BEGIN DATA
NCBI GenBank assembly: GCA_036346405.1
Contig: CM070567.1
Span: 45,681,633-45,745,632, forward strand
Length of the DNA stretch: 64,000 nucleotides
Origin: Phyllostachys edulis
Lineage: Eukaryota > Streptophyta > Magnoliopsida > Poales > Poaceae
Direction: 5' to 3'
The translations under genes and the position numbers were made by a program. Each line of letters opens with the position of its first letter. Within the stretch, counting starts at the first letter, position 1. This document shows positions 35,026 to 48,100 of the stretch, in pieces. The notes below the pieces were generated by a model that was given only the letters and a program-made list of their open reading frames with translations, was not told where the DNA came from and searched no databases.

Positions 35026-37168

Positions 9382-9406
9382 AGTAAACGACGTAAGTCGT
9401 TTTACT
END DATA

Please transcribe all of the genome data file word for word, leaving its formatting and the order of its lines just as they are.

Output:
NCBI GenBank assembly: GCA_036346405.1
Contig: CM070567.1
Span: 45,681,633-45,745,632, forward strand
Length of the DNA stretch: 64,000 nucleotides
Origin: Phyllostachys edulis
Lineage: Eukaryota > Streptophyta > Magnoliopsida > Poales > Poaceae
Direction: 5' to 3'
The translations under genes and the position numbers were made by a program. Each line of letters opens with the position of its first letter. Within the stretch, counting starts at the first letter, position 1. This document shows positions 35,026 to 48,100 of the stretch, in pieces. The notes below the pieces were generated by a model that was given only the letters and a program-made list of their open reading frames with translations, was not told where the DNA came from and searched no databases.

Positions 35026-37168

Positions 9382-9406
9382 AGTAAACGACGTAAGTCGT
9401 TTTACT